"That seems like a marketing dream. You have mum, dad, the little boy and the little girl all sat in the living-room playing Xbox together, which no-one does. No-one Skypes grandma."
Selling people a TV box and then hoping they'll take up gaming is wishful thinking, too. The Wii managed to smuggle itself into the living room, but it's not as if everyone who played it then graduated to hardcore PS3 or 360 games. The "for everyone" machines like the iPad pride themselves on brief, simplistic and casual games that users can pick up and put down again; the Xbox One might get bought by users looking for a TV box, but Thomson warns it's unlikely to convert many people to gaming:
"The ultimate fantasy of both manufacturers is to turn non-gamers into gamers, but that's very wishful thinking. It's not like people haven't already been exposed to the types of games you might play on these consoles. A lot of people have grown up playing games on their PC, but haven't graduated to consoles as they get older because it just doesn't interest.
"People are not going to upgrade en masse if you capture them with TV. It's the same notion that if people go to HMV and walk past the gaming aisle on the way to the DVDs they're going to pick up a game, and it's nonsense. People just don't care."
But where the marketing message might be a bit broad, the vision a bit hopeful, what the Xbox One has over the PS4 is sell-through quality. Both consoles will ship before the end of this year and with their equal specs, will likely both do well over Christmas. But the Xbox One will continue to produce revenue; with its array of on-demand video, easily accessible marketplace and consolidation of services, Microsoft has the infrastructure to draw money from owners for years, whereas Sony, for now it seems, is more a one-buy game machine.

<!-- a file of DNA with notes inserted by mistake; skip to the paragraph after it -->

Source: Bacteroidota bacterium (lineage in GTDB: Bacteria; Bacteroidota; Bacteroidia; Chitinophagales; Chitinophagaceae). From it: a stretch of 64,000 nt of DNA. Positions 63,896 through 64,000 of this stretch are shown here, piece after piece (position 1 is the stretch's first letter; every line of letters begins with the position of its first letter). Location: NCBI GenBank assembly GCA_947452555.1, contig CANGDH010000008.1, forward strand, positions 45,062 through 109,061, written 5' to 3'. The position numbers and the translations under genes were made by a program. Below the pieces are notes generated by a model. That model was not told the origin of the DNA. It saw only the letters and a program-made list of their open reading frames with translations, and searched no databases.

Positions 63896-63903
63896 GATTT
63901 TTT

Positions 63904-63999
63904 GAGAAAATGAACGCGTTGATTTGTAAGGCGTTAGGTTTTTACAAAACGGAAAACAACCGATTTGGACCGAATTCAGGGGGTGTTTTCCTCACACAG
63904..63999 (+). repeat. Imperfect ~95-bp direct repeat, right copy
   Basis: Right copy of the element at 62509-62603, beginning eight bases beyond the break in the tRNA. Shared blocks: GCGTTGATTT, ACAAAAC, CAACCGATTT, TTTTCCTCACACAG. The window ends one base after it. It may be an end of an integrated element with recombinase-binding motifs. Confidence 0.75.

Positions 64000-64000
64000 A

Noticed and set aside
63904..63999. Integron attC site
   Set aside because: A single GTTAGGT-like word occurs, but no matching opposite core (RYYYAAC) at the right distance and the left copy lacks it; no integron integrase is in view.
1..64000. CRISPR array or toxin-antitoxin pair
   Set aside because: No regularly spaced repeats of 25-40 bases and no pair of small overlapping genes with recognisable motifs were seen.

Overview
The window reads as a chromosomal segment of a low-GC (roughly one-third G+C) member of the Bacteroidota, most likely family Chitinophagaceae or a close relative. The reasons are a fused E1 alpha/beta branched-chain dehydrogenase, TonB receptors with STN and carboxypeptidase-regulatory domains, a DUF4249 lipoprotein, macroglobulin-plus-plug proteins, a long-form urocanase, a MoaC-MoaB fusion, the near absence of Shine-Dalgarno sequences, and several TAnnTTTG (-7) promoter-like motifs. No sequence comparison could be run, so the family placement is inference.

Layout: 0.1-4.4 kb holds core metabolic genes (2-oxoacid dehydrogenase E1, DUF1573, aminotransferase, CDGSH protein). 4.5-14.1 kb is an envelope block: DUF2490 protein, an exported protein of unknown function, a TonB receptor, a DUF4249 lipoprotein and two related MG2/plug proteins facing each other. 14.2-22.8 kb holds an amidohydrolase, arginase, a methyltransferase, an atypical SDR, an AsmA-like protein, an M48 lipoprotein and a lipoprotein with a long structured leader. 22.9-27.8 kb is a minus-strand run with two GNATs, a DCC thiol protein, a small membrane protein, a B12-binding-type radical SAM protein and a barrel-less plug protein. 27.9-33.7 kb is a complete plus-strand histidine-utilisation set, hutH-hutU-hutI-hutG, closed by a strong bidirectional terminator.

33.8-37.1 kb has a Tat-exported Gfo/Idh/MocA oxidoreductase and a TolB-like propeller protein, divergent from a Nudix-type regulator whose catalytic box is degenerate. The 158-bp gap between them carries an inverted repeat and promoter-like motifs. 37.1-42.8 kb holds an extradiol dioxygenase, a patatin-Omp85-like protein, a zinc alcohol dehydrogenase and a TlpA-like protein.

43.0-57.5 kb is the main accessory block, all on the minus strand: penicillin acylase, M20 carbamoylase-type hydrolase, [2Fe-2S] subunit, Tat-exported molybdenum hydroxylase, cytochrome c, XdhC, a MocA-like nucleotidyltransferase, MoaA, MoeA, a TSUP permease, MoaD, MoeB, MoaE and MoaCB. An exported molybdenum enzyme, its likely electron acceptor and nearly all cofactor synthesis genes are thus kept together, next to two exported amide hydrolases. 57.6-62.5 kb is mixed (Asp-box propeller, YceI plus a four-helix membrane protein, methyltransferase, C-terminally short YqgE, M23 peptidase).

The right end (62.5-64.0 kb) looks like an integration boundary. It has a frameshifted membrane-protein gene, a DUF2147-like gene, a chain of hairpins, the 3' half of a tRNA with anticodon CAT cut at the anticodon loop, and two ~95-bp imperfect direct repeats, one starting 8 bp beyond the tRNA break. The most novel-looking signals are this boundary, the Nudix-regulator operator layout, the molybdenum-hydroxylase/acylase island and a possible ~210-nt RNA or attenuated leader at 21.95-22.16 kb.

With its more game centred approach, the PS4 is likely to be cheaper, but Thomson warns that could be dangerous:
"It's not good for Sony if they have to price down; they're already in a situation where they're not going to be selling as much content. Microsoft has already put itself into a position where it can make money off downloads by having this diverse marketplace. They're the middle men; they're the vendor. They're centralising the marketplace. I don't think Sony is going to be doing that.
"People are going to buy one box this generation and you're going to want to still make money off them once they've got the hardware. Microsoft is going to have you tied in to buy other stuff from them. Sony's going to be thinking 'what shall we do for the next ten years?'
Only time will tell, but it seems now that rather than pitching itself against Sony, Microsoft is chasing down Apple TV and smart TVs for control of the living-room. This isn't so much a fight between two game consoles. We have one machine offering games and another offering TV and then games on the side.
The PS4 has a more limited and possible short-term market, but the Xbox One has broader, perhaps too broad outlook that could alienate its core consumers. We'll know more after E3 when a bigger software line-up and more hardware specs are revealed by both manufacturers.